Discipline and The Rules of Engagement: What Every Parent Needs to Know about the Use of Force
18. Conflict–All Conflict – And the Rules of Engagement
As a parent, as a teacher, as a friend, you can learn to think about interpersonal conflict in terms of the Rules of Engagement. This will help you in these ways: First, you won’t be thinking like everyone else and find yourself slurped into their mistakes.
Second, you will learn to recognize conflicts where you have no standing and avoid involvement before you are dragged in.
Third, when you find yourself snared, with no escape, in engagements that have escalated to conflicts of will, to force on force contests—in the home, in your workplace, in your neighborhood, state or world—you will know how to mount a successful defense and win against all comers, or beat a hasty escape, dragging your team mates out with you.
How can you do this? Learn to think like a parent. By learning to think about the best interests of someone other than yourself, you can learn to see options from the point of view of other people. It is as parents that human beings come closest to being able to put someone else’s interests above their own self-interest.
19. The Best Interests of Your Children
Even the worst parents have simply unconsciously substituted their best interests for the best interests of their children. How many times have you heard these words: “Look, I’m doing this for your owngood.”
Or worse: “Hey, this hurts me more than it hurts you.”
Obviously, all of us are not parents. But all of us have parents, whether or not we knew them face to face. And all of us have people who raised us, who brought us (or who are bringing us) up to the age of reason and to the age of self-determination, the age of legal majority. It is the fate of children to be raised to be fit players in their parents’ worlds, and then to grow up to play in worlds surrounded by elders whose watchwords turn out to be “Oh, who would ever have thought that such a thing would be possible?”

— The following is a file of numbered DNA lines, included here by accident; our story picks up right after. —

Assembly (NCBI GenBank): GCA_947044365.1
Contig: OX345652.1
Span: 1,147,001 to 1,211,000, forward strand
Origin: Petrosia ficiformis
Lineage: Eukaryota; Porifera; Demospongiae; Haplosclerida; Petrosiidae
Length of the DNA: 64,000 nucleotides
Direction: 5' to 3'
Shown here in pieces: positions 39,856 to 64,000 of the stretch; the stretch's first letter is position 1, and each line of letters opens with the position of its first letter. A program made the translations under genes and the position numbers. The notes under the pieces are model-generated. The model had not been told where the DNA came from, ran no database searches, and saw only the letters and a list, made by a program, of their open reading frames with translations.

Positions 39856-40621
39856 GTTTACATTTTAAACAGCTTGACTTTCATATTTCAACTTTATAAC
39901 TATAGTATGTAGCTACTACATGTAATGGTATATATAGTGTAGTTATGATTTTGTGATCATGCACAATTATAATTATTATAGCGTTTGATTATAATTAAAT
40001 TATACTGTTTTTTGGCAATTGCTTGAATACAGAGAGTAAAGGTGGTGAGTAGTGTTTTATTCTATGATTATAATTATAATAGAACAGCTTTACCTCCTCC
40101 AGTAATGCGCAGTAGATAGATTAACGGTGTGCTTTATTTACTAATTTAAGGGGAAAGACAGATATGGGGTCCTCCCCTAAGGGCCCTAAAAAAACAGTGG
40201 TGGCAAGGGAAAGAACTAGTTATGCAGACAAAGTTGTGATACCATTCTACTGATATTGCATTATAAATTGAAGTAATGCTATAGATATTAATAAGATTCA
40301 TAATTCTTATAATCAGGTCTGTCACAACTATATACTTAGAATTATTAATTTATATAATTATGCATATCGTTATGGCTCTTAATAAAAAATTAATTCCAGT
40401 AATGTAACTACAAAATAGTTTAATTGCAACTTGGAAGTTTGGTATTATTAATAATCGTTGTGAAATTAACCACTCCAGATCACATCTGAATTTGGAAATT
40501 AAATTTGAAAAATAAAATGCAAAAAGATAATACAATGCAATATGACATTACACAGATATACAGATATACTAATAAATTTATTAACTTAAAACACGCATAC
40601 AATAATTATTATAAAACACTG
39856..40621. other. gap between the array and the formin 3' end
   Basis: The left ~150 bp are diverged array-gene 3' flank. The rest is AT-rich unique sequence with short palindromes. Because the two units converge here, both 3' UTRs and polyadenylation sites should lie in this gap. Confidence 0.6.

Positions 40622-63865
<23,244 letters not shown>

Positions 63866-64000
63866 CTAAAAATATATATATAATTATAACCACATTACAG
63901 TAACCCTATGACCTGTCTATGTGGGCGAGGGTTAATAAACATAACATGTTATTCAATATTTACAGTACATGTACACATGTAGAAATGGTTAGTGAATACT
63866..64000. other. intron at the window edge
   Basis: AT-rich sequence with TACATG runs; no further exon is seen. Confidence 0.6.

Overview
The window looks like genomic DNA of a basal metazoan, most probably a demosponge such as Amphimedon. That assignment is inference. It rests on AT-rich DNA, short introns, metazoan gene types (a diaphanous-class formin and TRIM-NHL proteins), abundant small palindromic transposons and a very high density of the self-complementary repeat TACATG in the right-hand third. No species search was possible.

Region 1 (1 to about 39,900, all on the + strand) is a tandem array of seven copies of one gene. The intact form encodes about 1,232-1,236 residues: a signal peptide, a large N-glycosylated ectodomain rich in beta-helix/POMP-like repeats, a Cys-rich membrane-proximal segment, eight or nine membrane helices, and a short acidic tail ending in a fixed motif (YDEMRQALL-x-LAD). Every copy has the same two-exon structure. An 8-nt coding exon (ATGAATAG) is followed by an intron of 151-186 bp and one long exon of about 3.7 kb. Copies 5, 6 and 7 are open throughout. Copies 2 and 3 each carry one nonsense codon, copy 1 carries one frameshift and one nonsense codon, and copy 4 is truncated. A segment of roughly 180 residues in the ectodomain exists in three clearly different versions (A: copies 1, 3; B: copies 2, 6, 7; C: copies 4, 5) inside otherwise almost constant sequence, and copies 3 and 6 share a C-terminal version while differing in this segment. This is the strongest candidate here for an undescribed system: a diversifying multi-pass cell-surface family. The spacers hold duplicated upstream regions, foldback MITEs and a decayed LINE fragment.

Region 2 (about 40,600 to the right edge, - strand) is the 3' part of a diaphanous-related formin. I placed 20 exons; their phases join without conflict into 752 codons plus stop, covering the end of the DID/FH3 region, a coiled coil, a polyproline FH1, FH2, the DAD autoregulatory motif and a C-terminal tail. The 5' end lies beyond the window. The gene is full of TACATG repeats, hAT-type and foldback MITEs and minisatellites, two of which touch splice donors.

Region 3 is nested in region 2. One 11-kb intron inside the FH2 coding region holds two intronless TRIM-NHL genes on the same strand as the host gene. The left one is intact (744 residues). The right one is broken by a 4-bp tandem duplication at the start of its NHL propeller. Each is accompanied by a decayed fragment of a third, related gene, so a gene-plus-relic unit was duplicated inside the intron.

By thinking through the ways in which your parents taught you what they believed to be the best responses to techniques of coercion, i.e. the use of force and the threats of the use of force, you can literally de-program yourself. You can see the use of force played out around you in a new light, and you can learn new responses to force when it is leveled against you.
If you are fortunate enough to still have children and young people you are responsible to as a parent or as a teacher, you will begin to teach your new look to your children and young people. Your new look will not change the past, but it will shape your future.
You will learn to use analytical tools to help clarify your thinking in your own situations. Considering the Rules of Engagement in the Use of Force is an analytical tool. Diagramming is an analytical tool. You will examine analytical concepts for what they are: ideas, and accept them or refute them, as you see fit.